[A-BF-GZ]an - Match “Aan”, “Ban”, “Fan”, “Gan” and “Zan”.

The Regex looks at each letter like an alternative to match against except when you add the dash, then it understands that the two surrounding characters and everything between them will be matched.

Some examples:

[0-9]an - Match “0an”, “1an”, “2an”, “3an” and so on all the way to “9an”.

[0-9A-Z]an - Match any “an” starting with a number or capital letter.

[a-ZA-Z0-9]an - Match any “an” starting with any number, lower case or capital letter.

Not [^]

Brackets are powerful indeed. And this is just starting it. Maybe you only know what you don’t want.

[^D]an - Match anything that ends with "an" and starts with any character except "D", so “Dan” would not be valid, but "San", "Can" or "man" would.

[^DB]an - Same as above, but also “Ban” is one of the invalid matches.

None of these two examples would allow empty first character, "an" would thus not be valid.

These “not”-searches can also be used with multiple brackets, characters, and ranges.

[^DB]a[ng] - Match anything that ends with “an” or “ag”, but must not start with “D” or “B”.

[^D-G]an - Match anything *but* “Dan”, “Ean”, “Fan”, “Gan”, but "San" and "pan" is for example valid.

Hey this is not bad. You have now taught yourself about the square brackets, multiple alternatives in them, ranges, and the not-search.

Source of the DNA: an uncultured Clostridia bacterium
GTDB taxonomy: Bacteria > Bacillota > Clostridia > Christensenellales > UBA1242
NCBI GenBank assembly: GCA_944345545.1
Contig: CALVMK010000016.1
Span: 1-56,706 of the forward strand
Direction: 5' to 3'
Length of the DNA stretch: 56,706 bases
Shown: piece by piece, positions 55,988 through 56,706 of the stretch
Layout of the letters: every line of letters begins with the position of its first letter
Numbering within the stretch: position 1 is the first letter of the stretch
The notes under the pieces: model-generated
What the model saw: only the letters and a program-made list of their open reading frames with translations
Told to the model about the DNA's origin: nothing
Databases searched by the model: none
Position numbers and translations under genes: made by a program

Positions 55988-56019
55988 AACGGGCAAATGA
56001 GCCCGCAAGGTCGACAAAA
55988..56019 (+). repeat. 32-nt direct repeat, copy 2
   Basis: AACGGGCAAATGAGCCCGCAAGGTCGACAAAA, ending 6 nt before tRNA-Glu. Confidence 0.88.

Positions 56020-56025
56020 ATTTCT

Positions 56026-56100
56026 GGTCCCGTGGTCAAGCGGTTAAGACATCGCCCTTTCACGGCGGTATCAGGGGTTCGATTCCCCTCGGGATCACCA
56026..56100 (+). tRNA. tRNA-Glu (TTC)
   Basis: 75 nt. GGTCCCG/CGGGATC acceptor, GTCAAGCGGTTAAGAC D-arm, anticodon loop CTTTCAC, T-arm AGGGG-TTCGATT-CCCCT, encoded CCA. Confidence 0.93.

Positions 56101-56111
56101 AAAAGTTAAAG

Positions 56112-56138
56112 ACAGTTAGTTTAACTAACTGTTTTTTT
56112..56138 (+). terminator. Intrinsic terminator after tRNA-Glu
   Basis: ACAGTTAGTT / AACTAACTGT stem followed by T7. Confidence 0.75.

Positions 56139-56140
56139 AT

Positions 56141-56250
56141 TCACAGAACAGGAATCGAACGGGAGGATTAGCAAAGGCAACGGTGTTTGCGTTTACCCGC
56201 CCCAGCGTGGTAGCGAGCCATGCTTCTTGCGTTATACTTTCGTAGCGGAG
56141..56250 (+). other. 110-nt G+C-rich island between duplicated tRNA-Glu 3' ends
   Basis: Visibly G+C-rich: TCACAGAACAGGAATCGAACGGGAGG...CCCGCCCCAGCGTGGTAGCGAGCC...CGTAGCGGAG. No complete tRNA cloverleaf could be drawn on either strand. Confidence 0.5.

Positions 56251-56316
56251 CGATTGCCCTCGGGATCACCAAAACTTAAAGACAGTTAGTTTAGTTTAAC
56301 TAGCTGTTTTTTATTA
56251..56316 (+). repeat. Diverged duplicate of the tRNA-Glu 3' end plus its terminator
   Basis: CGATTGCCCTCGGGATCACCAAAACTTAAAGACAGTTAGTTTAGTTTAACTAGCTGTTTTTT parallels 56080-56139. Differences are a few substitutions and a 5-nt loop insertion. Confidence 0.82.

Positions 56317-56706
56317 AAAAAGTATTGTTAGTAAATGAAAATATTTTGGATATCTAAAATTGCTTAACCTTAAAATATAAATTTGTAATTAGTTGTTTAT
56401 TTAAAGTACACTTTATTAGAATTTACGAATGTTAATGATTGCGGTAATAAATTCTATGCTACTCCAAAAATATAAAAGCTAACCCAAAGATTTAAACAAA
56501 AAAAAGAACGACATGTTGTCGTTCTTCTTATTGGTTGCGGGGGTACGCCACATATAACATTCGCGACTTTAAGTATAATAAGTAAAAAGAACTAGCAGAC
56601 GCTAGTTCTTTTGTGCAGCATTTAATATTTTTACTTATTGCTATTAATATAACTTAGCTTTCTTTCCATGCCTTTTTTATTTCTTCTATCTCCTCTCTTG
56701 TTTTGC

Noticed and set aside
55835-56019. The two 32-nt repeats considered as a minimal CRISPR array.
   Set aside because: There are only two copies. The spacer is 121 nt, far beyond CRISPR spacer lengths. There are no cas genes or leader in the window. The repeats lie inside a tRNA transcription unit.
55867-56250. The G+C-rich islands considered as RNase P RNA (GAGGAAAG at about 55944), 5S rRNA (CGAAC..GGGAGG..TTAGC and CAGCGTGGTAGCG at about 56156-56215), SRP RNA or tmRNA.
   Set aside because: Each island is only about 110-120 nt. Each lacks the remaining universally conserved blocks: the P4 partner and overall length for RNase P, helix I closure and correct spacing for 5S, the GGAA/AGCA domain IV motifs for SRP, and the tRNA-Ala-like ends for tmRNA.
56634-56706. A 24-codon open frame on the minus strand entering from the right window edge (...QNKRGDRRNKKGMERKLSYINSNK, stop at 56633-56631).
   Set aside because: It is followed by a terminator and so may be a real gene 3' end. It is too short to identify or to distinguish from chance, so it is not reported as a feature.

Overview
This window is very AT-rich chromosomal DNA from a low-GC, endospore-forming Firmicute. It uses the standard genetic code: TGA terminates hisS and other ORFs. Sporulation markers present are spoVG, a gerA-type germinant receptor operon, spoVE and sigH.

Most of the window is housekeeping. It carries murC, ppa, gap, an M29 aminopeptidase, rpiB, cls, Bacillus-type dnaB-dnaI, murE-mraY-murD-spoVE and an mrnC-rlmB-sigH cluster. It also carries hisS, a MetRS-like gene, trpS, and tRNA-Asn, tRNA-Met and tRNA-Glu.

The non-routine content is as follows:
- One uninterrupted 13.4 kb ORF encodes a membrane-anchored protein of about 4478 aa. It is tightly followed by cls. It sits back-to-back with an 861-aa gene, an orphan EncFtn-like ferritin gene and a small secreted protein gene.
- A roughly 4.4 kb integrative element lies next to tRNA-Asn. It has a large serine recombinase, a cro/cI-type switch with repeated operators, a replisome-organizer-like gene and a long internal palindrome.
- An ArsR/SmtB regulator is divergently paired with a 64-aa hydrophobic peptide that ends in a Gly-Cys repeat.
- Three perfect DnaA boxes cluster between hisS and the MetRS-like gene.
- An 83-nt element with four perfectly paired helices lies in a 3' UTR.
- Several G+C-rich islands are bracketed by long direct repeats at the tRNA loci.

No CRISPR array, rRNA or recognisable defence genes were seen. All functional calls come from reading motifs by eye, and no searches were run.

Special characters .

It's not always handy to use brackets. The dot (.) placed outside of a bracket will work as the “anything”-character. It will match numbers, letters, question marks, and everything you can think of. 

.an - Match anything that starts with something and then ends with “an”, like “!an”, “7an”, “zan”, “Ran”, “_an” and “[an”. 

The dot only matches one single character (but any type of it). If you need you can use quantifiers with it (explained more in detail pretty soon). Like “.*an” would match any character, for zero or infinite amount of times, ending with “an”. A very wide search, most likely not that useful all the time.

Quantifiers *+?

So you might like the bracket-search you wrote earlier and want to re-use it for more than just one character. Then we can use quantifiers. Let’s say for popular example that you want to validate a western style first name (just letters, for simplicity). 

[a-z]* - Match anything with letters between “a” and “z” following each other, for zero or infinite amount of times.

The star/asterisk immediately behind the brackets means “find what I just typed any amount of times”. While [a-z] only would match “a”, “b”, etc [a-z]* matches “”, “a”, “aaa”, “kjh”, “dlfkajhsdflkajhd”, and everything you can monkey-type on your keyboards alphabetic keys. It will however also accept a completely empty string since * means “any amount”, thus also “zero”. 

[a-z]+ - Match anything with at least one letter between “a” and “z” following each other.